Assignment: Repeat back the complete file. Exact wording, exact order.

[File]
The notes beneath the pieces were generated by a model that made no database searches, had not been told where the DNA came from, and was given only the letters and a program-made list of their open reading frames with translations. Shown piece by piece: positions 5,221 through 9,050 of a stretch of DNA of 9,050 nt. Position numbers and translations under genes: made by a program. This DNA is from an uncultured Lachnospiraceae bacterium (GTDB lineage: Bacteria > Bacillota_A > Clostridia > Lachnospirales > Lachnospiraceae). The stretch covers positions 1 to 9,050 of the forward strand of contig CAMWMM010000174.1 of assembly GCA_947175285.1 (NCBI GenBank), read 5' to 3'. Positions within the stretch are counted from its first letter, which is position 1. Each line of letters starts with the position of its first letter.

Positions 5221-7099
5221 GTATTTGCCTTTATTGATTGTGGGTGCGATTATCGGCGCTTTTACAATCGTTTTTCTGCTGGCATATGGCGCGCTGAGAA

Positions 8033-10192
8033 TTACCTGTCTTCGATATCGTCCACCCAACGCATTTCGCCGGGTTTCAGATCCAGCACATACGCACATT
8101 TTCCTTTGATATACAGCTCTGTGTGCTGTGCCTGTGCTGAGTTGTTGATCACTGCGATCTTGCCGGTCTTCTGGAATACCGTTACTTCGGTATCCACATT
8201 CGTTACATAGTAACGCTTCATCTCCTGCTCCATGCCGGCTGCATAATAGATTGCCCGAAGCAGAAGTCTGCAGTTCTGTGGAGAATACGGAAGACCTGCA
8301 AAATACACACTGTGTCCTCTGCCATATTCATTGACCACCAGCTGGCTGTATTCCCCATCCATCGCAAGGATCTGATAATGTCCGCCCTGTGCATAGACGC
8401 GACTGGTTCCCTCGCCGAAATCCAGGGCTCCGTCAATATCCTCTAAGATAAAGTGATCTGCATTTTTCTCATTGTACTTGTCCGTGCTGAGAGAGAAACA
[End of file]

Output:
The notes beneath the pieces were generated by a model that made no database searches, had not been told where the DNA came from, and was given only the letters and a program-made list of their open reading frames with translations. Shown piece by piece: positions 5,221 through 9,050 of a stretch of DNA of 9,050 nt. Position numbers and translations under genes: made by a program. This DNA is from an uncultured Lachnospiraceae bacterium (GTDB lineage: Bacteria > Bacillota_A > Clostridia > Lachnospirales > Lachnospiraceae). The stretch covers positions 1 to 9,050 of the forward strand of contig CAMWMM010000174.1 of assembly GCA_947175285.1 (NCBI GenBank), read 5' to 3'. Positions within the stretch are counted from its first letter, which is position 1. Each line of letters starts with the position of its first letter.

Positions 5221-7099
5221 GTATTTGCCTTTATTGATTGTGGGTGCGATTATCGGCGCTTTTACAATCGTTTTTCTGCTGGCATATGGCGCGCTGAGAA

Positions 8033-10192
8033 TTACCTGTCTTCGATATCGTCCACCCAACGCATTTCGCCGGGTTTCAGATCCAGCACATACGCACATT
8101 TTCCTTTGATATACAGCTCTGTGTGCTGTGCCTGTGCTGAGTTGTTGATCACTGCGATCTTGCCGGTCTTCTGGAATACCGTTACTTCGGTATCCACATT
8201 CGTTACATAGTAACGCTTCATCTCCTGCTCCATGCCGGCTGCATAATAGATTGCCCGAAGCAGAAGTCTGCAGTTCTGTGGAGAATACGGAAGACCTGCA
8301 AAATACACACTGTGTCCTCTGCCATATTCATTGACCACCAGCTGGCTGTATTCCCCATCCATCGCAAGGATCTGATAATGTCCGCCCTGTGCATAGACGC
8401 GACTGGTTCCCTCGCCGAAATCCAGGGCTCCGTCAATATCCTCTAAGATAAAGTGATCTGCATTTTTCTCATTGTACTTGTCCGTGCTGAGAGAGAAACA